U.S. public diplomacy has a surprising history, as a recent blog post and interview noted. That brief discussion, however, gave the expected superficial treatment that left out key details such as a deeply entrenched cultural resistance and the influence of highly filtered information flows.
The story of Mrs. Vira Whitehouse, referred to in the recent blog post, is a useful case study to discuss some ‘surprises’ that break with conventional wisdom about the Creel Committee, formally known as the Committee for Public Information, the State Department, the beginning of the United States Information Service, and U.S. Government-sponsored exchanges.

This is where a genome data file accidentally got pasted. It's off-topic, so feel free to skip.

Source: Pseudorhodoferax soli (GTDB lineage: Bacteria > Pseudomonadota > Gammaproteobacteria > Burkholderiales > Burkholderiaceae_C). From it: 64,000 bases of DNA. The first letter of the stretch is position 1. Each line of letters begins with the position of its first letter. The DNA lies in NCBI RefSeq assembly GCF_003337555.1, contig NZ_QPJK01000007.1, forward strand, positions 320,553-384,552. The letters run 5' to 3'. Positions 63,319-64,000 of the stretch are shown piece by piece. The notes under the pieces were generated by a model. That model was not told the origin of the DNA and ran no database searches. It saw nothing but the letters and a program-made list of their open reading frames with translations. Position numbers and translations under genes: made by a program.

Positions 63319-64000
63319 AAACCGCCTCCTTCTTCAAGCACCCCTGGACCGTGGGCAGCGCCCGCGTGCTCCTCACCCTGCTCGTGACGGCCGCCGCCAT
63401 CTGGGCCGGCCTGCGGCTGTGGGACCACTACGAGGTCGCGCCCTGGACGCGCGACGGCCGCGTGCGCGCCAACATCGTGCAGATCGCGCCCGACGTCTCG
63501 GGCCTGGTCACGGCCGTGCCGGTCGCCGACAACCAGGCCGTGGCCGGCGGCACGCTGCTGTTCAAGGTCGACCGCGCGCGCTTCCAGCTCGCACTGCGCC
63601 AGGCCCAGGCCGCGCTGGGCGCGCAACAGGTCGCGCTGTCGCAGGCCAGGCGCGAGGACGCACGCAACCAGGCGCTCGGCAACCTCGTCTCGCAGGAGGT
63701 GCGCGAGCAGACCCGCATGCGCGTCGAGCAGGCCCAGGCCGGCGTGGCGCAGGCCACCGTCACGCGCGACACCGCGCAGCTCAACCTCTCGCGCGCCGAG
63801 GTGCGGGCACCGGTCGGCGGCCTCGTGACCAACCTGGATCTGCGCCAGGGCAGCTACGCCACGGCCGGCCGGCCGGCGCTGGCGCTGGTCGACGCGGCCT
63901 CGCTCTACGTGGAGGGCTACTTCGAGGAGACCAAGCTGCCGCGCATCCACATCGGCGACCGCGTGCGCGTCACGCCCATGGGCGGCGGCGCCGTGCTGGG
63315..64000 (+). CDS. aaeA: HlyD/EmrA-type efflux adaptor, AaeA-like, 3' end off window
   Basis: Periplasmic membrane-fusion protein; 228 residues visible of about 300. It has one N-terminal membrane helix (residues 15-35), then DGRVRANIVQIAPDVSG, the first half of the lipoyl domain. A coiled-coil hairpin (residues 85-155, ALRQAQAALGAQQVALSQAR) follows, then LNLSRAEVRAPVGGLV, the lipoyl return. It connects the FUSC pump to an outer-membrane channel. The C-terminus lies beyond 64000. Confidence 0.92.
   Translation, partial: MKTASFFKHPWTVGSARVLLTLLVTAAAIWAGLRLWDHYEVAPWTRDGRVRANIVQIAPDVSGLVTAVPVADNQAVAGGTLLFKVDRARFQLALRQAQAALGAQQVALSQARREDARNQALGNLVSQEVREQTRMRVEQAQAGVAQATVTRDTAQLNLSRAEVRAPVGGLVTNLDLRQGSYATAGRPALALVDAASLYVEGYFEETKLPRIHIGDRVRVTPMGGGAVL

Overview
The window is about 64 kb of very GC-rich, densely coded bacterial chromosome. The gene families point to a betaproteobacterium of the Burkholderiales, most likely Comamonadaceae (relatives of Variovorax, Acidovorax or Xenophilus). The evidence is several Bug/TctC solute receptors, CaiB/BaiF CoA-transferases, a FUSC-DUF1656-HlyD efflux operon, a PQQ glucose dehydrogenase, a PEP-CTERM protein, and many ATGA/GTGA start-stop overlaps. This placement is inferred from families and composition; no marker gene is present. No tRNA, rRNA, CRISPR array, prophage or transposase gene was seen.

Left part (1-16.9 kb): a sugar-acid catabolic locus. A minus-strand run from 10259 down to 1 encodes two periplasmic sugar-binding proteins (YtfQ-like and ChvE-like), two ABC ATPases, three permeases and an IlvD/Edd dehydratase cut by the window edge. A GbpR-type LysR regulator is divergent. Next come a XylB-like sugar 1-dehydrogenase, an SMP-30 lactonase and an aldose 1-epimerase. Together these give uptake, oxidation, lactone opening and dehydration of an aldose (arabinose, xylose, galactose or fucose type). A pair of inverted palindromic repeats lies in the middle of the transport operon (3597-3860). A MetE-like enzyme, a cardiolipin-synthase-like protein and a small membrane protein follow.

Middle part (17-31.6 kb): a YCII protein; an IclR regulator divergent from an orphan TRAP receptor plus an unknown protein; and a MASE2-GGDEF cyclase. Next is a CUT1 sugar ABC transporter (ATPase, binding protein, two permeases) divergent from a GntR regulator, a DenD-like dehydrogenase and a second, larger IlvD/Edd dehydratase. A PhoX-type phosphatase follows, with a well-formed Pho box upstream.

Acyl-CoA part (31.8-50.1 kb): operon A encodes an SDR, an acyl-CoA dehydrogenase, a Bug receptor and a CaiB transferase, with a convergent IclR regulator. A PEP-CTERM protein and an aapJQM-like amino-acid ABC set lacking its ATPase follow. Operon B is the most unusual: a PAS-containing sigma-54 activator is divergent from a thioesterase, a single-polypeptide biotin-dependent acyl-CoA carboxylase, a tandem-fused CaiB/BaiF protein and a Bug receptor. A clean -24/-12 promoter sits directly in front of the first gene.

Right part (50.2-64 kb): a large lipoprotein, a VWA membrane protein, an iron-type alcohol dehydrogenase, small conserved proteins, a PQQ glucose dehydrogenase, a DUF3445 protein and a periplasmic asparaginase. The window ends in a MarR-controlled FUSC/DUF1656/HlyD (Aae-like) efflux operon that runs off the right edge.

Below is an abridged and modified excerpt from my book (a work long in progress but nearing completion). I am sharing it here partly in response to the recent discussion, partly to frame an anniversary discussion on public diplomacy (more on that later), and to invite comments. Footnotes and citations have been removed; passages have been altered for brevity or removed and saved for the book.